On May 16th, 2012, Mary Kennedy, estranged wife of Robert Kennedy Jr., took her life.
Her suicide devastated her family on multiple levels, resulting in two separate funerals with her family of origin at one and the Kennedys at the other – with neither side included at the other. I wonder what her children would have wanted. At least they got to choose where she was buried.
The emotional landmines associated with an unexpected, painful, confusing suicide can blow a family apart and wreck havoc on the lives of the children. The need to find fault when looking for a reason for why she would take her life, kept her children from being able to reach out and experience warmth from all those who loved their mother when the children needed them the most.
When we are certain about who is right and who is to blame, we close down and limit possibilities for intimate connection, for loving support, and for much needed understanding. When we can let go of needing to be right, and can open our hearts – in the midst of terrible pain — we are able to connect from a place of love and begin to dispel some of the hurt, and even hatred. In this way, healing can begin to happen and the suffering that led to a suicide in the first place can begin to dissipate as those who experience that deep loss can console and support each other.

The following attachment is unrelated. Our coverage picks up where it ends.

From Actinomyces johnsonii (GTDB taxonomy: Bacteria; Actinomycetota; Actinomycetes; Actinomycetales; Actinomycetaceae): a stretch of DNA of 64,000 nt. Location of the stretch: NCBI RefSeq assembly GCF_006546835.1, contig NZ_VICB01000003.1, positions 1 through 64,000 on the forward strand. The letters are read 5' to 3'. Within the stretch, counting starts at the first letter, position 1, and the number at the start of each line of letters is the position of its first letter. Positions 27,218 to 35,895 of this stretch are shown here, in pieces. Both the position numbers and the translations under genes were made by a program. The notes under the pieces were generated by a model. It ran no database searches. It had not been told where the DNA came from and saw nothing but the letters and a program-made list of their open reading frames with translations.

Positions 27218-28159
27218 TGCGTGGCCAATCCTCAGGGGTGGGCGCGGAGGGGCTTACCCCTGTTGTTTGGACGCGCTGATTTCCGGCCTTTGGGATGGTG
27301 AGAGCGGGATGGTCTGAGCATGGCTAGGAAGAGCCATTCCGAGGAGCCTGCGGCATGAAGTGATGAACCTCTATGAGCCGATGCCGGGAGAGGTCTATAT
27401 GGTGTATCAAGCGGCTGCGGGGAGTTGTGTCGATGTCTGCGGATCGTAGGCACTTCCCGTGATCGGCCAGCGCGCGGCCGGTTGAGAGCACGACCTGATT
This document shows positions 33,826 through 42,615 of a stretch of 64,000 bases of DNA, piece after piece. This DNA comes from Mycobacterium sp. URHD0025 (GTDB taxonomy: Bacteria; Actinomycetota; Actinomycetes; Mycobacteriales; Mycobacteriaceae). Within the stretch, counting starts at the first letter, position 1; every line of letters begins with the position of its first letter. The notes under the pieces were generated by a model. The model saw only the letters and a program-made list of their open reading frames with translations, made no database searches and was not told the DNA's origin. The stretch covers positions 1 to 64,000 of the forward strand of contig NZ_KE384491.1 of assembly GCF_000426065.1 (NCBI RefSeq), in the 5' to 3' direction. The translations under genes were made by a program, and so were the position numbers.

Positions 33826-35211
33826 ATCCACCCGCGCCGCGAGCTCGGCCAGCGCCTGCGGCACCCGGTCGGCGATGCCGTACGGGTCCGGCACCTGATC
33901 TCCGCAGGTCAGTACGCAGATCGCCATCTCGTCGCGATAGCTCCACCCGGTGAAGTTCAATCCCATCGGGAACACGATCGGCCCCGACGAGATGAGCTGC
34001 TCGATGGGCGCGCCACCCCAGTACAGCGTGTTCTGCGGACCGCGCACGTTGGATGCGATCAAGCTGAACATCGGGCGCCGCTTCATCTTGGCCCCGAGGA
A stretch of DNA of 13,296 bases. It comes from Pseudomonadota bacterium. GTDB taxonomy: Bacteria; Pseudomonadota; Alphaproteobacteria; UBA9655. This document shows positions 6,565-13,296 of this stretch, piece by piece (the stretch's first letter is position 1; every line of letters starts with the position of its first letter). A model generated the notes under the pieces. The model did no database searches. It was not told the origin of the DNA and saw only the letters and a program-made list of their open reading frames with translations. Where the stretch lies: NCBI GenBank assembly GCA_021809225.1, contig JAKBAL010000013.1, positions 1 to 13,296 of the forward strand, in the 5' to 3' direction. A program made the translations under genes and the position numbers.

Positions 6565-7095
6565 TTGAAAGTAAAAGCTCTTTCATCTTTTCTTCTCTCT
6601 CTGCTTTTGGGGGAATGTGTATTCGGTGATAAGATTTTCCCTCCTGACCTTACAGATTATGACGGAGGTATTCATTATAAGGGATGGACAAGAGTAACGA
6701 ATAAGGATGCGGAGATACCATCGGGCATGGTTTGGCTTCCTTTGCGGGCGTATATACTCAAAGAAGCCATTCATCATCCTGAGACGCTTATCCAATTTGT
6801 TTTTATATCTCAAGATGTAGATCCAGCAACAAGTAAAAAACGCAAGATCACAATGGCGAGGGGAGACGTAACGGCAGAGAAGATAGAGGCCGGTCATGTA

Children need the adults in their lives to stop blaming each other when they are upset and unhappy.
Children need the adults who love them to stop and ask: “What would love do?” when confronted with something as painful as a suicide.
This traumatic time will be forever branded in the hearts and minds of Mary’s children, and will shape their relationships with each other, with their loved ones now, and with their future spouses and partners. This is Mary’s legacy, and it is being solidified by the warring factions that are her children’s family members. For Conor, 17, Kyra, 16, Fin, 14 and Aidan, 10, trust has been shattered by their mother, and instead of joining together to pick up the pieces, her family members picked up the shards and pointed the sharp ends at each other, causing rifts to grow deeper.
When we focus on our anger and hate, we don’t have to feel the sadness, grief, and sorrow, nor do we have to wrestle with the confusion and uncertainty that is the truth – the only one who will ever know the reason for her suicide is Mary herself.
My heart and prayers go out to all the members of her family and my sincere wish is that they can find a way to come together with respect, honor, and love.